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Re: "Accessible" vs "Disabled" Toilets

Post by IvanV » Tue Nov 07, 2023 2:18 pm

EACLucifer wrote:
Tue Nov 07, 2023 1:47 pm
IvanV wrote:
Tue Nov 07, 2023 10:45 am
And why shouldn't the disabled have to wait to use the loo just once in a while like the rest of us, if one should happen to turn up just as I am in there?
Because life is already a great deal more difficult for us and it is for you. Because we are more likely to be pushed to our limit just to get out of the house at all.

Anybody who thinks it is the same for disabled people as "the rest of us" is too ignorant to be entitled to an opinion on the matter.
Ideally all loos will be accessible. Then there'd be no argument. We'd all use them equally. Perhaps you don't want that because then you'd lose any claim of priority?

So in the interim meantime, when we have reached the situation that a high fraction of loos are accessible, and there are fewer public loos, what do we conclude about who can use these loos? There just aren't enough unless we extend who uses the accessible loos. I think you have to trust people to be sensible about it and give priority when it is due. I try to do that, and I think most people do.

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Re: "Accessible" vs "Disabled" Toilets

Post by bolo » Tue Nov 07, 2023 4:37 pm

When I was in the UK a couple of months ago, I was struck by the number of toilets I encountered that were out of order. Is that normal these days, or was I just unlucky? It seems that keeping existing toilets operational is a pretty basic prerequisite, whatever the rules are about who's allowed to use which.

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Re: "Accessible" vs "Disabled" Toilets

Post by jimbob » Tue Nov 07, 2023 5:06 pm

Grumble wrote:
Tue Nov 07, 2023 10:13 am
bob sterman wrote:
Tue Nov 07, 2023 10:07 am
Grumble wrote:
Tue Nov 07, 2023 6:48 am
My point is that just as you can’t assume adults with no visible disabilities are using an accessible toilet just because it’s convenient, you shouldn’t assume a parent and kids are using one just because it’s convenient.
I'm not assuming that. When I started this thread it was not based on observations of who is using them - and making assumptions about those people.

It was based on reading many posts on various discussion forums saying that people felt that because they are labelled "accessible" not "disabled" this means anyone can use them whenever they feel like it - whether or not they have a disability.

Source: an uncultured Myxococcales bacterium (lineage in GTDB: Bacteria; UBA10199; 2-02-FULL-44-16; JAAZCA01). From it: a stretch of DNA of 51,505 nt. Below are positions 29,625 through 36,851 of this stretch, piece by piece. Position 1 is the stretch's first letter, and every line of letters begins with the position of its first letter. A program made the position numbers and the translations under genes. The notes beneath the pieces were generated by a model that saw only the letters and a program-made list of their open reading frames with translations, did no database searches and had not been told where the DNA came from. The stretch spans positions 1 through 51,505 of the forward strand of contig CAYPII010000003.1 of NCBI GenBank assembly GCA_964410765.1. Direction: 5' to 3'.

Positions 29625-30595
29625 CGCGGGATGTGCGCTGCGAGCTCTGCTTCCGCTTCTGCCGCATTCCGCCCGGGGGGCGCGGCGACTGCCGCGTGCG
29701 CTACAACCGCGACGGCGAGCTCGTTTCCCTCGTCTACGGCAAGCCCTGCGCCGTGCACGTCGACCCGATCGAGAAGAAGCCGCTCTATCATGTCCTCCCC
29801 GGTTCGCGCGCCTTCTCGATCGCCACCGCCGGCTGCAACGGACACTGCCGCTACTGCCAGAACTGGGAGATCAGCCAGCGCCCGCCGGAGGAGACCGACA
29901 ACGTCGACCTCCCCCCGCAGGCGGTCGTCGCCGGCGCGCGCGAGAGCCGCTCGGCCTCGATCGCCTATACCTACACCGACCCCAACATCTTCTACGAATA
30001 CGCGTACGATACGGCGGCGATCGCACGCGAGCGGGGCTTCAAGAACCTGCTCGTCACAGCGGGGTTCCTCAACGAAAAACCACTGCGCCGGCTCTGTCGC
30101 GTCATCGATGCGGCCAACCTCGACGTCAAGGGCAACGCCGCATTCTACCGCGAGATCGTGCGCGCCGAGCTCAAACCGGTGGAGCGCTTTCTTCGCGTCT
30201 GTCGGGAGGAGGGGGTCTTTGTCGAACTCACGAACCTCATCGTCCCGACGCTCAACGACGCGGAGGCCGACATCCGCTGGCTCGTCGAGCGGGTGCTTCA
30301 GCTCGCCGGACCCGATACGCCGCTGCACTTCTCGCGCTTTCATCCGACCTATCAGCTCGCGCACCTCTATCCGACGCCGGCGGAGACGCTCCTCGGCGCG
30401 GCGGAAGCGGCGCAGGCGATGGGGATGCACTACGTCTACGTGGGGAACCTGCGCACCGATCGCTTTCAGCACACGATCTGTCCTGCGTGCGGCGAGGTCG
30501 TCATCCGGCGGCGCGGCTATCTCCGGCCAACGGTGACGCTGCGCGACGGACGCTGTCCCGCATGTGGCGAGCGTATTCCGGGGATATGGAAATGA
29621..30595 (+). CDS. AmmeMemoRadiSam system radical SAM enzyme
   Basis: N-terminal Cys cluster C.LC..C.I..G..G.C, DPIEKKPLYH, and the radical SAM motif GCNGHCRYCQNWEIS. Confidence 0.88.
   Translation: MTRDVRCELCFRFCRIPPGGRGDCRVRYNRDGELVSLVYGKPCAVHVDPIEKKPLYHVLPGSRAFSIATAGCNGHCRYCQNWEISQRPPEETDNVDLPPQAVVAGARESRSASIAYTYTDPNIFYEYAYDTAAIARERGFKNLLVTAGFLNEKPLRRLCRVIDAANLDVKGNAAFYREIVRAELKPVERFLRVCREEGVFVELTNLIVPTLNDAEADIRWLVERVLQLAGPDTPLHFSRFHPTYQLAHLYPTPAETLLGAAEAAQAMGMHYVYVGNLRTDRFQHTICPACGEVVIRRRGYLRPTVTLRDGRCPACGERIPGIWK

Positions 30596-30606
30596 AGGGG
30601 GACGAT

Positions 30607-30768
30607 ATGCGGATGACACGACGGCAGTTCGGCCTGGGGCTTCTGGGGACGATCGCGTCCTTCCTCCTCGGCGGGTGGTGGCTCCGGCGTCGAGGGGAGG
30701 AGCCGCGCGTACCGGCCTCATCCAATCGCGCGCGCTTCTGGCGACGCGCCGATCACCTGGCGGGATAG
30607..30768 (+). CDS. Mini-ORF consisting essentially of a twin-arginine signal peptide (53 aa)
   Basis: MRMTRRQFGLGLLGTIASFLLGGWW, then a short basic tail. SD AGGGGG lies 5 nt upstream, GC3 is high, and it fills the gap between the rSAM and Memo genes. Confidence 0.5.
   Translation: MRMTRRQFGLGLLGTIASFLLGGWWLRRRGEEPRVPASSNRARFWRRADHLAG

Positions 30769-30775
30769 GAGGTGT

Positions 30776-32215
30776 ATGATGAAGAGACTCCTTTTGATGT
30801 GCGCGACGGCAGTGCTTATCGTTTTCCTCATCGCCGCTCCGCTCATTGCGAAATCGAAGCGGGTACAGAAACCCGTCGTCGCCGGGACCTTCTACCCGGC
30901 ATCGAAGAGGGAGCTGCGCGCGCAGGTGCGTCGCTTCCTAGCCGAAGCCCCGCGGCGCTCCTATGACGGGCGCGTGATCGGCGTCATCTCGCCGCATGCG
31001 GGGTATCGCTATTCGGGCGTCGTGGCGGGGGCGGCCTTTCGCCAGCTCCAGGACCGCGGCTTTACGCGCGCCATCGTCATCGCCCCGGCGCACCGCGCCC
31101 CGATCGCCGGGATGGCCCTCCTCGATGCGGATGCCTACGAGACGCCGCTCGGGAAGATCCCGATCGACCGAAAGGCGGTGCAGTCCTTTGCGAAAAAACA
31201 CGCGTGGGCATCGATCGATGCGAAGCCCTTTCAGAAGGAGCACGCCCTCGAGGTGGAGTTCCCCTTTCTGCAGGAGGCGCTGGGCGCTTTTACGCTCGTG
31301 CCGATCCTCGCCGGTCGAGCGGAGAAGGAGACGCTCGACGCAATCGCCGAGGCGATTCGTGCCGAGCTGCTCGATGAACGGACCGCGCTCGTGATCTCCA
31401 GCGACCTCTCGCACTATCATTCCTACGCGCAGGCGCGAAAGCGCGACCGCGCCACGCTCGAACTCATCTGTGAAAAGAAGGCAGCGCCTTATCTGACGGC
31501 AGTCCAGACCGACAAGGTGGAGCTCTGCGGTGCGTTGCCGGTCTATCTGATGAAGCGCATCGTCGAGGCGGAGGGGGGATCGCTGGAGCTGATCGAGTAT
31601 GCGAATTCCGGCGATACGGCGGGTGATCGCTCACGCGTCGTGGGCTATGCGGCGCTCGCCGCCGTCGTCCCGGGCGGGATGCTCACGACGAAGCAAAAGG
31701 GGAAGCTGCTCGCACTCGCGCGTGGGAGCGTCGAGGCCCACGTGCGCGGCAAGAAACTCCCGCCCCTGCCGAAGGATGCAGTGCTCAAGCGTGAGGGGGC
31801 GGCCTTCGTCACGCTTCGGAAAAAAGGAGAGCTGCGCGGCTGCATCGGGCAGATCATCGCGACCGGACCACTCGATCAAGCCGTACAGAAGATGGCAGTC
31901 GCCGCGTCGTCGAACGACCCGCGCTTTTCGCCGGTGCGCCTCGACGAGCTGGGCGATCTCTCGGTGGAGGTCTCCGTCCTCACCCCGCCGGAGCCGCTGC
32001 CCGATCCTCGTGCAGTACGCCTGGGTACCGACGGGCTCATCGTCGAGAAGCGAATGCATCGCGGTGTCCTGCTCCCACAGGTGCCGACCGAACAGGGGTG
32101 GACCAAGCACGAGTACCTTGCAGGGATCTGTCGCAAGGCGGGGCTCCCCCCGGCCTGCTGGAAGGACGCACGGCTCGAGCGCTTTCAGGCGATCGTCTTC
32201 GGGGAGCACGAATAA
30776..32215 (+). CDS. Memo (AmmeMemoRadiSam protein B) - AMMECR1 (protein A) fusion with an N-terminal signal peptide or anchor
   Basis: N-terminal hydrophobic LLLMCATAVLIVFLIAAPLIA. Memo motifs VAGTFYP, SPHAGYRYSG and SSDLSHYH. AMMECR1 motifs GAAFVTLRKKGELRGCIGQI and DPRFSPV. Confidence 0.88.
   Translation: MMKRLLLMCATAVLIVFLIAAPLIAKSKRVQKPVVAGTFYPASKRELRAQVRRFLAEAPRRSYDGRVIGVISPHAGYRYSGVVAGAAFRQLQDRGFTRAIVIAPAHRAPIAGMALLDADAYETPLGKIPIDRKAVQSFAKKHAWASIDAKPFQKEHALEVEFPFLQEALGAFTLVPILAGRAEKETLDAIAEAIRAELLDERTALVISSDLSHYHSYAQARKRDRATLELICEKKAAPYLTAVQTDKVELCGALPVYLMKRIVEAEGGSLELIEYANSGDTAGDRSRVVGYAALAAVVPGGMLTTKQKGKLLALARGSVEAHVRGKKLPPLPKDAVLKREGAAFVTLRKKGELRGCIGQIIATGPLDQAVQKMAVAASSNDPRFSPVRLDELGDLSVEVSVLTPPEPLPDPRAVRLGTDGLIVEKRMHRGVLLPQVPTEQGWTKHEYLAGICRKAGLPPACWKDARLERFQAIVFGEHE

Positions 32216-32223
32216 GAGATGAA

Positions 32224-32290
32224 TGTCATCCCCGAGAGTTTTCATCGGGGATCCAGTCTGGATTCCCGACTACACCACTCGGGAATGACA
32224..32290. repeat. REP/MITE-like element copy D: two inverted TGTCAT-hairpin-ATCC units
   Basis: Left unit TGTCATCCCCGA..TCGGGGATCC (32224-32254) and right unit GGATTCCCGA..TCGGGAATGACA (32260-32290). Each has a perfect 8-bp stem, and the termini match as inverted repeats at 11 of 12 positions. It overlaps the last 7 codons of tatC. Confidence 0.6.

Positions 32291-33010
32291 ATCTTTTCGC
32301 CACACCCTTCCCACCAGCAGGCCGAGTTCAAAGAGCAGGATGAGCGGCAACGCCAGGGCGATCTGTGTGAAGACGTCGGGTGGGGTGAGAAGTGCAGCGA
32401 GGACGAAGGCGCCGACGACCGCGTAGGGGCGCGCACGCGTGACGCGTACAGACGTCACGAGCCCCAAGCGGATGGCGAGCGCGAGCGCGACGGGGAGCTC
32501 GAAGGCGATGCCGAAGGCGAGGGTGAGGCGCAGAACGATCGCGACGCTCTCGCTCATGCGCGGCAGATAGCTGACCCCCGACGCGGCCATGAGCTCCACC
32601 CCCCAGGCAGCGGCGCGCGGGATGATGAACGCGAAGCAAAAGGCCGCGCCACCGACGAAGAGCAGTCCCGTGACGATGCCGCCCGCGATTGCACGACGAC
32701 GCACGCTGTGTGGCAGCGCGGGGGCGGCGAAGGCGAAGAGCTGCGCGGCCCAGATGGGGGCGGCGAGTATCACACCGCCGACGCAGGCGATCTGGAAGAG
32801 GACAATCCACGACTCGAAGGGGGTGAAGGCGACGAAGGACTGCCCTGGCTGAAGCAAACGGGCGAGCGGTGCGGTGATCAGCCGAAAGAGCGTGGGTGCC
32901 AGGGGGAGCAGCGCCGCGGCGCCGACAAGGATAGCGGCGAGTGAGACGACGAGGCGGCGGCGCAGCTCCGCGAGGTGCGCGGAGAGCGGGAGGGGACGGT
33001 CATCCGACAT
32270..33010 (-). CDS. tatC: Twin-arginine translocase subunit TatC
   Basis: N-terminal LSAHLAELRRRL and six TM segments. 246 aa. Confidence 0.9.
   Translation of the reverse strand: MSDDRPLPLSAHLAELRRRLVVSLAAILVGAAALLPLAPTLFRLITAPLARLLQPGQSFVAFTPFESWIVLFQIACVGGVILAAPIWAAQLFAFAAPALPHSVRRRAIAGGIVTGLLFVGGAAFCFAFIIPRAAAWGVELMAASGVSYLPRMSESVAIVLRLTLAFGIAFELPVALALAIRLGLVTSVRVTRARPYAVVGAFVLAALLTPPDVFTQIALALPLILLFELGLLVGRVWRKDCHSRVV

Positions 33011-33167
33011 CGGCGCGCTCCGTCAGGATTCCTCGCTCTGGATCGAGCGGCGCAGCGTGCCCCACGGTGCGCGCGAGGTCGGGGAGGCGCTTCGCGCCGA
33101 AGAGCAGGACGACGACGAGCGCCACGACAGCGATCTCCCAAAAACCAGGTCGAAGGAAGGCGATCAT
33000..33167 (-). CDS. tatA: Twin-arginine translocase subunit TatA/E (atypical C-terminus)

I believe the term "accessible", while technically correct, is creating confusion and leading to excessive use by people without disabilities.
Yes, but disability is not the only genuine reason to use an accessible toilet. Child safety is a big one.
Exactly.

20 years ago, when I had kids who needed nappies changing, sometimes I would have to go into the ladies with them. I always was conscious of the problems that could cause, but the women who saw me there understood why.

It was pretty rare even then for me to not have facilities for a man to change nappies, but it did happen.

As an aside, a couple of weeks ago I was at the Brierlow Bar bookstore and tea shop outside Buxton and was impressed by the family toilet facilities (the doors defaulted to open) as well as the other ones.
Have you considered stupidity as an explanation

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Re: "Accessible" vs "Disabled" Toilets

Post by Woodchopper » Tue Nov 07, 2023 6:19 pm

kerrya1 wrote:
Tue Nov 07, 2023 8:48 am
Grumble wrote:
Tue Nov 07, 2023 6:48 am
My point is that just as you can’t assume adults with no visible disabilities are using an accessible toilet just because it’s convenient, you shouldn’t assume a parent and kids are using one just because it’s convenient.
If you have more than one small child you might well need that space to keep your children safe, even in the absence of any disabilities. There are any number of issues that could be in play.
This^^^^

When my two were smaller I'd often use the disabled toilet when out with them both because getting an adult and one child into a standard cubicle was difficult enough let alone 2, and I sure as hell wasn't leaving my ASD 5 year old, or my fearless, trust everyone, 3 year old standing alone outside while I took the other one in.

I absolutely understand that people with a range of disabilities need to use the accessible toilets and I'd never use them when not wrangling two small children, but until there are seperate facilities that meet the needs of families I don't think they should be excluded from accessible toilets.
It seems to me that you were the carer for a disabled child. ASD definitely could be a disability and it would seem to cross the threshold if you can’t safely leave them unattended for a few minutes.

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Re: "Accessible" vs "Disabled" Toilets

Post by jimbob » Tue Nov 07, 2023 6:39 pm

Woodchopper wrote:
Tue Nov 07, 2023 6:19 pm
kerrya1 wrote:
Tue Nov 07, 2023 8:48 am
Grumble wrote:
Tue Nov 07, 2023 6:48 am
My point is that just as you can’t assume adults with no visible disabilities are using an accessible toilet just because it’s convenient, you shouldn’t assume a parent and kids are using one just because it’s convenient.
If you have more than one small child you might well need that space to keep your children safe, even in the absence of any disabilities. There are any number of issues that could be in play.